Wednesday, 12 October 2016

The Aberfan Young Wives Club

50 years ago next week on Friday October 21, 1966 , approx 9.16 a.m shortly after school assembly many tons of collier rubbish (slag heaps) swept down the sides of a  Merthyr Mountain  above the town of Aberfan after several days of heavy rain, Liquified and pouring down  this black tidal wave would engulf everything in its path in this catastrophic tragedy.A tragic memory from Wales's turbulent living history.
A new documentary will be examining how Aberfan has carried on in the 50 years since the horrifying events that took place on that day.The Aberfan Young Wives Club, to be broadcast on ITV tonight at 9pm on Wednesday, features the young women of the town who banded together to support each other and their community in the face of tragedy.
It follows the women who came together just weeks after so many mothers involved had buried their children to form a support group, which they dubbed the “Aberfan Young Wives Club”.The programme will focus on these women's vital role in keeping their community alive.
The group steadily grew in size and organised events, talks and trips, as well as helping each other in their bereavement. Some of the women will be speaking about their experience for the very first time.The film utilises remarkable archive footage as well as the moving testimony of the mothers who have met every week since the tragedy.
Aberfan was to many a result of a conflict of financial interests, which would see the death of 144 people, including a 115 innocent  children, many of whom were between the age of seven and ten along with, five of their teachers, in what is now known  today as one  of one of Wales worst mining disasters in it's history, not forgetting Senghennydd which I've written about previously when in 1913 over 400 were killed.
By the time the landslide stopped, it had demolished Pantglyn Junior School and 20 houses, severely damaging the Secondary School.

The sores and wounds of this disaster are now forever  stored in the memories  and feelings of the people of Wales because of the whole collective loss of a generation that was wiped out. We should try never to  forget  the children and adults who died, this human tragedy, that  many say could easily have been  prevented. The National Coal Board  (NCB) were repeatedly warned to move the slag heaps to a safer location, because they were also  close to natural underwater springs. Did the NCB have the decency to acknowledge their blame, to bow their head in shame, like hell no, but we were to  learn sadly far too late that the NCB was ostensibly a capitalist organisation more concerned with profit than lives.  A report by the government at the time said " Blame  for the disaster rests upon  the National Coal Board. The legal liabilities of the National Coal Board to pay compensation for the  personal injury ( fatal or otherwise) and  damage to property is incontestable and uncontested." The Government of the day was also extremely insensitive to the victims families, and people whould have to wait for years, for compensation.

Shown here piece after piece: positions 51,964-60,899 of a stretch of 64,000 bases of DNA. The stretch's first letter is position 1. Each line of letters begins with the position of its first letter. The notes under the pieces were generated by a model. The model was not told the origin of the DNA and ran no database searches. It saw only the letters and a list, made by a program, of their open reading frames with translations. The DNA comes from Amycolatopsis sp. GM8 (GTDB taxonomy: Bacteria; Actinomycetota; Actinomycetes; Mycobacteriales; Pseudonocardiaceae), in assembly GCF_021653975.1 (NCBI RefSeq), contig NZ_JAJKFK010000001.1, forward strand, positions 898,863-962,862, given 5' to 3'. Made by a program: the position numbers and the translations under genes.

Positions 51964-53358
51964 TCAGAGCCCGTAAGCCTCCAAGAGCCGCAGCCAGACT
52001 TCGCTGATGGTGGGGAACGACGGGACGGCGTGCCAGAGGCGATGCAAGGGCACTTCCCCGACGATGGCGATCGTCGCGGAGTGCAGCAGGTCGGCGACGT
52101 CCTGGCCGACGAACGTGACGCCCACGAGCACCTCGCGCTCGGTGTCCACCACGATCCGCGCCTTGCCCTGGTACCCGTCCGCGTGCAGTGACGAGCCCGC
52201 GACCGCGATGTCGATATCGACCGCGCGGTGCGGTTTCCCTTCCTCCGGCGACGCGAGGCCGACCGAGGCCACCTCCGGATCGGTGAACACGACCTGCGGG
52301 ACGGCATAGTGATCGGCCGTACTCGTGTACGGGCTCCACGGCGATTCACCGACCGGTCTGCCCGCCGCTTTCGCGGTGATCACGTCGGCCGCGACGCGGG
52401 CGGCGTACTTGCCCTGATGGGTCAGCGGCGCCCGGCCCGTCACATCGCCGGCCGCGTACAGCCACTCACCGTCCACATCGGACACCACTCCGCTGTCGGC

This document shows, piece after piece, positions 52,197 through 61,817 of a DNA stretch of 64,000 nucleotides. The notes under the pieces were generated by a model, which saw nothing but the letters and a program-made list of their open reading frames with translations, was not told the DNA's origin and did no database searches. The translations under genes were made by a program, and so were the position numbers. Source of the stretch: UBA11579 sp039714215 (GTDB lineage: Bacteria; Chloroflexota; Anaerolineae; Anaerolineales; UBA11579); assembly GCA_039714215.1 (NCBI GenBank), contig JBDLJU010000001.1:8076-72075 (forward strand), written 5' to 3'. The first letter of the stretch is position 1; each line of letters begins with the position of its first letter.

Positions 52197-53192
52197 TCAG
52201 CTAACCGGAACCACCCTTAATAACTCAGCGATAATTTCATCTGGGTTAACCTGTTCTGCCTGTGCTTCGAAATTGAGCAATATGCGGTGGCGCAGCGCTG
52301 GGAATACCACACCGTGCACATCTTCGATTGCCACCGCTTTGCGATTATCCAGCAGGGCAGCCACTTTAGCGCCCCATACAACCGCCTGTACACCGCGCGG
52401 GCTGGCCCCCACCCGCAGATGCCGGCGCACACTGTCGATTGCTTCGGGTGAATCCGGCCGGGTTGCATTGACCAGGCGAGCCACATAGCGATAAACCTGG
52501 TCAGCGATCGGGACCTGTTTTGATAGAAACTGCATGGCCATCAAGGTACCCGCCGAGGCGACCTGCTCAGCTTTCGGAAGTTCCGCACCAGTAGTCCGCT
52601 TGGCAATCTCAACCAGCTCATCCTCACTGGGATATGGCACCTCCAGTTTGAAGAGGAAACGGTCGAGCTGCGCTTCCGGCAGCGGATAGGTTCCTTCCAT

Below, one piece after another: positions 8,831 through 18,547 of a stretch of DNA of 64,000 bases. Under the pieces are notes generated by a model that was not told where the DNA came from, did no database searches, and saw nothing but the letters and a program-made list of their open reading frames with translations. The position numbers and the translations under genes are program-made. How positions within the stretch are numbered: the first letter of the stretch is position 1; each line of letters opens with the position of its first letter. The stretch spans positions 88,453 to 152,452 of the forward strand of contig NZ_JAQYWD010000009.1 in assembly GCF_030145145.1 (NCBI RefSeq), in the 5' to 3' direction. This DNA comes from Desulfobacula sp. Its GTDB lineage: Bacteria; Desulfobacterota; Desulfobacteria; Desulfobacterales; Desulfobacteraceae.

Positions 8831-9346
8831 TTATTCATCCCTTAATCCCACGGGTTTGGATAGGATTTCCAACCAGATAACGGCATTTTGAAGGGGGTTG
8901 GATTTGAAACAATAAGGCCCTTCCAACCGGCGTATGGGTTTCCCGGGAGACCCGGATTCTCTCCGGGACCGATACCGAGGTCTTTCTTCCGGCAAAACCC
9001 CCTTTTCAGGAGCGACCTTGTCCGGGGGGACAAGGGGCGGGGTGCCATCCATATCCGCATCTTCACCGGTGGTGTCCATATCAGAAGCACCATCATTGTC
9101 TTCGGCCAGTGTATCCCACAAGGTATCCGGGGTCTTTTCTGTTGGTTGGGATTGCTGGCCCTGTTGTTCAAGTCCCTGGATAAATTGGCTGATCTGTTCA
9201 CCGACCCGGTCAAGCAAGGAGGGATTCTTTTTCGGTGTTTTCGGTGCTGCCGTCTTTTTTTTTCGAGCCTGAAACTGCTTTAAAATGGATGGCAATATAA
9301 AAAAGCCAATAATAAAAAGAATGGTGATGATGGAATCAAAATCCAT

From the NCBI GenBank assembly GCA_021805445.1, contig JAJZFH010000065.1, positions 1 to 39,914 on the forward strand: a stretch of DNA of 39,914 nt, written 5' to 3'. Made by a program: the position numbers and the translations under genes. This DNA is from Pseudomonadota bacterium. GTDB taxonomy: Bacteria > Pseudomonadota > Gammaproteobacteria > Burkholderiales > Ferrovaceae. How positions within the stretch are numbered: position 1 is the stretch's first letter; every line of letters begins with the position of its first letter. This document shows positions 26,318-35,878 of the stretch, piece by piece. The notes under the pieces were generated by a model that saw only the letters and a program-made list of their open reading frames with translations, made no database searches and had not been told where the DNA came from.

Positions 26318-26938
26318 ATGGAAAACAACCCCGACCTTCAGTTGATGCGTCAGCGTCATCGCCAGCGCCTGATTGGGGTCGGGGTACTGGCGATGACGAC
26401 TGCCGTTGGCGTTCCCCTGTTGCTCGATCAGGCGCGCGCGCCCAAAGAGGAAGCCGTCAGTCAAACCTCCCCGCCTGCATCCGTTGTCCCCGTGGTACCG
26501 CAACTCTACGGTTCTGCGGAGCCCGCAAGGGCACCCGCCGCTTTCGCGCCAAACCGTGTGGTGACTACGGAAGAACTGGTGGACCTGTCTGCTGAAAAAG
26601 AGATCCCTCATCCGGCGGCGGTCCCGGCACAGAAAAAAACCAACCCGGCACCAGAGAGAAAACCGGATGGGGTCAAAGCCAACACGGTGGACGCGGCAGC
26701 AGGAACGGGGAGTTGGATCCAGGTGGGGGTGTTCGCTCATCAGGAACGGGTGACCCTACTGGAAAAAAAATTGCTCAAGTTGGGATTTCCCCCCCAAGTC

So tonight I hope you can catch the programme scheduled,  remember  the people of Aberfan, a community  that is still profoundly affected by this disaster, one in three survivors still  suffering from Post traumatic stress,  nearly 50 years after this tragic event took place. People felt guilty that they were  left alive, they did not feel like survivors,there were cases of children not being allowed to play in the street, in case it upset other parents.
Let us  hope that lessons learnt from this incident can be learnt for tomorrow, and  remember that this bitter legacy still continues, what with continuing social and economic problems in the South Wales valleys still  being wrought  because of successive governments who have made lives a  continuing source of discomfort.  Combined with the failure of responsibility by the relevant authorities and the appalling behaviour of  some parties in the aftermath of the disaster.
Today, however there is very  little to remind visitors of  this tragedy, just an abstract memorial garden in the village and the childrens section in the graveyard.I hope that those too young to remember this injustice will continue to be reminded of this awful event that the people of Aberfan remember every single day.
In addition to the programme mentioned , Sir Karl Jenkins has composed a major new choral work, entitled ; Cantala Memoria - For the Children which was commissioned  by S4C, the Welsh language channel in commemoration and mark the 50th anniversary of the disaster.
Lest we forget, people before profit.

 Karl Jenkins - lament for the valley

R.I.P the little angels that were lost forever.

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